Quartz variations on leather straps will typically be the most affordable, whereas the more complicated automatic mechanical timepieces on bracelets (steel, two-tone, PVD, etc.) will increase the price. 
Want diamond markers on your dial? Also an option! With such a broad range, let’s dive deeper with a look at some more specific collections.

Most Notable Movado Watch Collections

Movado Museum Classic

Movado Museum Classic

The bread and butter, the core of Movado’s lineup. The Museum Classic is the modern iteration of the infamous Bauhaus-inspired design from Nathan George Horwitt in 1947. Clean, stark (often black) dials adorned with a simple dot motif at 12 o’clock. 

The Museum Classic can be purchased in three primary sizes, 28mm, 33mm, and 40mm, with either Swiss quartz or automatic movements. It also comes in various case materials ranging from stainless steel to Yellow or Rose Gold PVD on leather or linked bracelets. Diamond markers or date functionality (with matching date wheels) are the only visual flairs to provide variety, should you choose further complication. 

Rated at 30m of water resistance, the Museum Classic is best suited for office or casual smart wear and is most at home in dressier situations. Models range from $595 to $1995.

Movado BOLD

Movado BOLD

Officially (from Movado promotional material), the Movado BOLD collection “offers a modern, minimalist aesthetic with a confident twist”. In practice, the BOLD collection provides a plethora of more modern leaning designs on existing models in the catalog on everything from the Museum Classic to their sportier complicated chronographs.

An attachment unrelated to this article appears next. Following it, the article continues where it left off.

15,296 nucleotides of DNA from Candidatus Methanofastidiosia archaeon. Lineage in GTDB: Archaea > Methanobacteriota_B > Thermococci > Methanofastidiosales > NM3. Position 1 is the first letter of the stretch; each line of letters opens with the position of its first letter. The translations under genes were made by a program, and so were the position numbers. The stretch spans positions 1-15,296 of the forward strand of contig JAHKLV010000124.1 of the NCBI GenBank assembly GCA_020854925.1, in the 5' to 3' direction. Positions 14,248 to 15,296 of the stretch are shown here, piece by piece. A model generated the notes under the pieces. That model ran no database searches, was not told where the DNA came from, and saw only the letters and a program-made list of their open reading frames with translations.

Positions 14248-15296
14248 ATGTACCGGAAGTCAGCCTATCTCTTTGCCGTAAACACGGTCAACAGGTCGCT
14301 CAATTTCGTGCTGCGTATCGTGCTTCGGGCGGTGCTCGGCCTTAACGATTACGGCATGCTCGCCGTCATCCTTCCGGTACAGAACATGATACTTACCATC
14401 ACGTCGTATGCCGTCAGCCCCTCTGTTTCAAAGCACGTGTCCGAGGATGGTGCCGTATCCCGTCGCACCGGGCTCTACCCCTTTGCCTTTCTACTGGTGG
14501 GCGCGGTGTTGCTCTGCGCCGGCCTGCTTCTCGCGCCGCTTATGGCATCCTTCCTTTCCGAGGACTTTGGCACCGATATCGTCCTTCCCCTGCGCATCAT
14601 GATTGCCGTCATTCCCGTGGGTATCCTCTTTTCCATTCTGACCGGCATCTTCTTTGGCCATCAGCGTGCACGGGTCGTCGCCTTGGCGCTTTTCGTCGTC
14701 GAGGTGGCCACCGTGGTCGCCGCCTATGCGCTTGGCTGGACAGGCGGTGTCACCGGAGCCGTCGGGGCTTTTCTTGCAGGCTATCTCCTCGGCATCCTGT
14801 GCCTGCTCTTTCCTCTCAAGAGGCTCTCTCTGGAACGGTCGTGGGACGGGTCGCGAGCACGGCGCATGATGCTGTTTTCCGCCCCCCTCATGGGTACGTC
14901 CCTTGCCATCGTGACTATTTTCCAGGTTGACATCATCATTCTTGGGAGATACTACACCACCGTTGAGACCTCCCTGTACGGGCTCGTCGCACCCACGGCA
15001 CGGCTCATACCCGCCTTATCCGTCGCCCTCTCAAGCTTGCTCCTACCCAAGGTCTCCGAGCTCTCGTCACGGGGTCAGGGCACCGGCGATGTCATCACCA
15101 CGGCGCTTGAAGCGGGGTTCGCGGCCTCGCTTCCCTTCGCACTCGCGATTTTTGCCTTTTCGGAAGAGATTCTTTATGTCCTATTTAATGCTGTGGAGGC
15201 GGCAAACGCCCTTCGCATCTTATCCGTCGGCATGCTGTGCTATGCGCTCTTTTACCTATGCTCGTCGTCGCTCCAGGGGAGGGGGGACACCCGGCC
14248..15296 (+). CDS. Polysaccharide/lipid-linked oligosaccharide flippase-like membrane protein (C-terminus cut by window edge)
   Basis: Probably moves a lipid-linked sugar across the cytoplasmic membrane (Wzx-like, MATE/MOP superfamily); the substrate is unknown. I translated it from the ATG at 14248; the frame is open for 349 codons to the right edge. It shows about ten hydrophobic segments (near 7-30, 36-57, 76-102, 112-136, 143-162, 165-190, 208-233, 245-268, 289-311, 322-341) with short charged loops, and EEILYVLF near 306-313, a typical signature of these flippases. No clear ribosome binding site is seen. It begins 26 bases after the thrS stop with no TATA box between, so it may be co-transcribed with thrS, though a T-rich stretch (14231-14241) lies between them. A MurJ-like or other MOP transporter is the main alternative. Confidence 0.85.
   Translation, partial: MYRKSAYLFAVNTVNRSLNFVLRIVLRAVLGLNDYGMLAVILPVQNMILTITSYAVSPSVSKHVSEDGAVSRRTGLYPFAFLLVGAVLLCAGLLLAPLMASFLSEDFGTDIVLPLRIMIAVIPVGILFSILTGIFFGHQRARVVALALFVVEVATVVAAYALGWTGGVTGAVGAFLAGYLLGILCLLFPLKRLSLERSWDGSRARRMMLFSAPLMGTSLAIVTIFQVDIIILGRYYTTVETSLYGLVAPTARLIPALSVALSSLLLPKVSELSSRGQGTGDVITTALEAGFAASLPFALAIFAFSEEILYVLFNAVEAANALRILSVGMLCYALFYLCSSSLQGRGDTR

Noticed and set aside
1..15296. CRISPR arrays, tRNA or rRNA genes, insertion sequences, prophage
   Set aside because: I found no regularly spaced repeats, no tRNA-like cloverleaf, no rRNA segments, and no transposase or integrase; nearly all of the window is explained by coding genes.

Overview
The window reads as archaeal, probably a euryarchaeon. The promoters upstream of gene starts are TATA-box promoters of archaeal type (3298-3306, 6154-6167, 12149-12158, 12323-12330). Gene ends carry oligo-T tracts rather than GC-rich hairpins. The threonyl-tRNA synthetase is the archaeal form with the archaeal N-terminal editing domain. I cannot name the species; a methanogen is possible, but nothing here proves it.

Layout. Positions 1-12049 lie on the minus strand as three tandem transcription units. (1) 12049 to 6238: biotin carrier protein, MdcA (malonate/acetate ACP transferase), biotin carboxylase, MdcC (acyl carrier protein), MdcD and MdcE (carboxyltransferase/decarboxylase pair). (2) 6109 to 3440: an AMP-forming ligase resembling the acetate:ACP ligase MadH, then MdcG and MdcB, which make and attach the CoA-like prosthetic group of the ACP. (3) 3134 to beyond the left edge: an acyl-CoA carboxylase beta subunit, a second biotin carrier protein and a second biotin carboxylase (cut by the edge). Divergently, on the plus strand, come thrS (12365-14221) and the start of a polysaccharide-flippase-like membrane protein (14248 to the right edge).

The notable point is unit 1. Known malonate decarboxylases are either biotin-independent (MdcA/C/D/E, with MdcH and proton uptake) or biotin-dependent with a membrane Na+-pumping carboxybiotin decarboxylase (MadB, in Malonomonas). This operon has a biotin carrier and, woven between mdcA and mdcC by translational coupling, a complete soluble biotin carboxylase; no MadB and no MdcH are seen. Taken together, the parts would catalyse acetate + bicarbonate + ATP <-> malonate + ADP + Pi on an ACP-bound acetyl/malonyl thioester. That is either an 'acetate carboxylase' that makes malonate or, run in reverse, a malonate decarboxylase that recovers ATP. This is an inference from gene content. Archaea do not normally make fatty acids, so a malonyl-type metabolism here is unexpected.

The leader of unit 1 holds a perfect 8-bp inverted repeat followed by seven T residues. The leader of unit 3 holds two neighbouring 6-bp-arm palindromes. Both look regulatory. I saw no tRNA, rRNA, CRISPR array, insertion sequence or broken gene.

With no true throughline across the various models (124 variants in total), perhaps the best way to describe the BOLD collection is in a focused fashion context: Looking for a blacked-out/ion-plated Museum design (BOLD Thin) or a transparent dial with integrated anthracite black rubber strap (BOLD Fusion Automatic)? You’ll find it in the BOLD collection. Models range from $495 to $1495.

Movado Series 800

Movado Series 800

Dive watches represent the best-selling form factor of watch design and function in today’s market. They’re sporty, bold, and altogether practical, ready to take a beating, with water resistance ratings at 200m and more. The Series 800 is Movado’s take on the modern dive watch. 

Stylistically, the Series 800 retains the brand’s dot at 12 o’clock but otherwise adopts traditional dive watch design language, which is often Rolex Submariner adjacent. To be fair, it’s hard to break away and make one’s own mark within such specific functional requirements (rotating bezel with minute markers, legible hands, indices, etc.).

However, Movado’s choice to include a 42mm Diver Chronograph variant is admirable. Prices range from $1,195 for 40mm quartz variants to $2,295 for Swiss automatic-powered movements. 

Movado Heritage

Movado Heritage